The lord (Enlil) who brings forth what is useful

The lord whose decisions are unalterable

Enlil, who brings forth the seed from the earth¹

Life is clearly considered to be apart from the rest of creation, its vitality a channelling of divine power. The cycle of growth, death and rebirth was, within agrarian societies, almost universally attributed to the death and rebirth of a fertility god or goddess. Thus, Osiris, the Egyptian god of vegetation, was said to have been slain and dismembered by his brother. His wife, Isis, gathered together his body’s scattered fragments and with magical ceremonies restored him to life. The Egyptian reapers chanted a dirge for the death of Osiris and prayed to Isis for his return. Similarly, the descent of the Babylonian goddess Ishtar into the netherworld echoed the desolation of the dry season; her subsequent rescue and emergence restored the growing season’s fertility. The cycles of human fertility were seen as under divine control. The coincidental synchronicity between the moon’s waxing and waning and the female menstrual cycle was attributed to the influence of a lunar deity, such as the Roman goddess Juno, to whom barren women would pray. The (less obvious) role of male reproductive organs in procreation was also recognized. Thus Aphrodite was born from Uranus’ testicles which had been flung into the sea by his son Cronos, who had castrated him with a saw-toothed sickle.

Each tale records a belief that life contained a divine or magical principle, absent from the inanimate world. To create life, this vital principle needed to be added, often from a living source, such as blood. Thus, in the Babylonian Poem of Creation, it is related how man was fashioned from clay mixed with the blood of a god:

‘Let him be made of clay animated by blood’.²

Although, today, it is easy to dismiss these myths, they are in reality man’s earliest attempts to find answers to the questions still plaguing us – they are the first theories of everything. Today we know where the sun goes at night and why spring follows winter. But much of our knowledge is received wisdom and this wisdom of ages was hard-won. How many of us would be able to prove that the Earth revolves around the sun, when any fool can see the sun rise in the morning, travel across the sky and descend below the horizon at night?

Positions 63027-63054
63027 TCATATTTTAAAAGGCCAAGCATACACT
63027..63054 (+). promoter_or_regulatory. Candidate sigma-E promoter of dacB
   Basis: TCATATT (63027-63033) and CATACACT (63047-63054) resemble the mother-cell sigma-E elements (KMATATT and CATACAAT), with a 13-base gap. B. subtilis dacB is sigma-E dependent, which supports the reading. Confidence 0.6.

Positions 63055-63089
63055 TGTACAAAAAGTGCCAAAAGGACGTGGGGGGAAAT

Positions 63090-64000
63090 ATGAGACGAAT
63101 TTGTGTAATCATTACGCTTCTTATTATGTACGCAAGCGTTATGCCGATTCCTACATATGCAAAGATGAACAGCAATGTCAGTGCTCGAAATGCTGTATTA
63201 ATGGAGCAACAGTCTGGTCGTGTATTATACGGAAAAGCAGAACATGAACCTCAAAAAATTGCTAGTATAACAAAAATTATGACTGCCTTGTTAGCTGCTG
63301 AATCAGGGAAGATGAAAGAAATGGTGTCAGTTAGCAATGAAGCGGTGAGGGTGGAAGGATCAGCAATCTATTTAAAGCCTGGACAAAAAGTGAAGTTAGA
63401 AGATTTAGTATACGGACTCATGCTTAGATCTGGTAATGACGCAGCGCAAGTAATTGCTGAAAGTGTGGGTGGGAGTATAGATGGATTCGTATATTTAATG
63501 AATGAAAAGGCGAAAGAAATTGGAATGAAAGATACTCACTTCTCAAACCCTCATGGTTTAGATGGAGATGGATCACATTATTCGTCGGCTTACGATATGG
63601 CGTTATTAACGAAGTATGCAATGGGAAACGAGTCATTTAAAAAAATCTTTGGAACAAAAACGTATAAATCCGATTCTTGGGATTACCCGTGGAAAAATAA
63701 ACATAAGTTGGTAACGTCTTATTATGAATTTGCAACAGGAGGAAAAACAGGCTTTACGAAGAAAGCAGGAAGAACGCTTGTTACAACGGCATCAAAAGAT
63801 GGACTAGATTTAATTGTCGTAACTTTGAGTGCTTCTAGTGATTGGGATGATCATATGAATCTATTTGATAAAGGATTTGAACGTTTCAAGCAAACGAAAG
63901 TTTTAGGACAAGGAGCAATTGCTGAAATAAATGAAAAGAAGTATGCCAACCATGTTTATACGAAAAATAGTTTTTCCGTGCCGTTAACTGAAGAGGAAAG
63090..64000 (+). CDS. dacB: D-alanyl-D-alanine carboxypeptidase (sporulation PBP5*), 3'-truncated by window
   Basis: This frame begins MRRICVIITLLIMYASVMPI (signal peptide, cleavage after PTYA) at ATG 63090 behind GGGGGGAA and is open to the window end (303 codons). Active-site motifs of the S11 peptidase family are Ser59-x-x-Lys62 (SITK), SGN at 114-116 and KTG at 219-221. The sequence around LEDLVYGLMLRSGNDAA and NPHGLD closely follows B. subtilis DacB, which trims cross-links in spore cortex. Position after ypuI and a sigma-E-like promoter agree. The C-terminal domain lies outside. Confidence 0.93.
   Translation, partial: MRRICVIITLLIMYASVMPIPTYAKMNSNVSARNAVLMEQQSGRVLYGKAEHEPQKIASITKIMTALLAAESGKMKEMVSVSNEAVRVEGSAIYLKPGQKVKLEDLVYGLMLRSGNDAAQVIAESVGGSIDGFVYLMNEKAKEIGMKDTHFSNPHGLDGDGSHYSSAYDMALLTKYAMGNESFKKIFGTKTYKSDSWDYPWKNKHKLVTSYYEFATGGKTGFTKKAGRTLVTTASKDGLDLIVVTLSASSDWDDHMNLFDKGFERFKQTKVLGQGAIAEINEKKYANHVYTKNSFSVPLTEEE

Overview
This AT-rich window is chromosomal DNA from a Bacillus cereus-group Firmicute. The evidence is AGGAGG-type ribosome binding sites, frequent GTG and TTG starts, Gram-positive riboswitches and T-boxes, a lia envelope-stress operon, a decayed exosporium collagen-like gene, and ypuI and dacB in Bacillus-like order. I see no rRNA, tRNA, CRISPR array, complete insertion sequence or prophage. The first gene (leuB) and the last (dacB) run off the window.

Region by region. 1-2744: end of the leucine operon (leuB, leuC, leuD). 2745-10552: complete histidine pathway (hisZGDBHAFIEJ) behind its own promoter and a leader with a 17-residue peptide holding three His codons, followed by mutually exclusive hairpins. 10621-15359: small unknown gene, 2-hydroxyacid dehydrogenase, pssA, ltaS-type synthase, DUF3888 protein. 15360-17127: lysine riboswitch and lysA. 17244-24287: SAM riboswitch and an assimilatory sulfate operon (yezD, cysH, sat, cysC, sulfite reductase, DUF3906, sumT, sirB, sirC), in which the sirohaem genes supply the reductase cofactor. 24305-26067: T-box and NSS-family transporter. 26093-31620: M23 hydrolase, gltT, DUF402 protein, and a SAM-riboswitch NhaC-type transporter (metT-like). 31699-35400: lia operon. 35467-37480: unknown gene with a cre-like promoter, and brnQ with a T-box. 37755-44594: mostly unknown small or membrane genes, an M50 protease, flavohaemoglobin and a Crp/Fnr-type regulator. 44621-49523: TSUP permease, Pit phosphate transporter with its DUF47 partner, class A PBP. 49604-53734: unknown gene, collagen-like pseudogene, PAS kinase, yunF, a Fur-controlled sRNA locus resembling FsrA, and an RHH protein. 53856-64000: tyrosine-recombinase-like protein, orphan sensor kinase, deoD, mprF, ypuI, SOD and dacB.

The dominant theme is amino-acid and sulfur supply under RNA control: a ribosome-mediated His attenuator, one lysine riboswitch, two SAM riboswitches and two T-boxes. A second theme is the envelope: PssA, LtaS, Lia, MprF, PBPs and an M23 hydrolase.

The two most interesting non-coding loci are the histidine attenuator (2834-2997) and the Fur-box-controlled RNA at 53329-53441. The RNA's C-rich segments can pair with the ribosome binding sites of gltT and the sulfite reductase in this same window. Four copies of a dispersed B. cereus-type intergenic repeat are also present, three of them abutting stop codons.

The dawn of the rational approach to understanding our world is usually attributed to the intellectual revolution of the sixth and fifth centuries BC which gave rise to the ancient Greek civilization. One of the earliest philosophers was Thales (born about 600BC). Although his writings have been lost, several of his sayings have survived, including, ‘the lodestone has life, or soul, as it is able to move iron’. This short phrase implies a complex set of beliefs. Firstly, that the ability to initiate movement is a key attribute of life. This is a concept we will return to as, in modern molecular interpretation, it forms a cornerstone of this book. Secondly, that this ability to make movement betrays the presence of a ‘soul’. Like the mythmakers before him, Thales considered that the phenomenon of life pointed to the presence of supernatural forces. Finally, the equation: ability to initiate movement = life = soul, has been taken to the extreme of attributing the property of life to a variety of inanimate objects, such as a magnet (lodestone). This reflects a widespread tradition of pantheism in the ancient world. As the third-century Roman chronicler, Diogenes Laertius put it, ‘the world was animate and full of divinities’.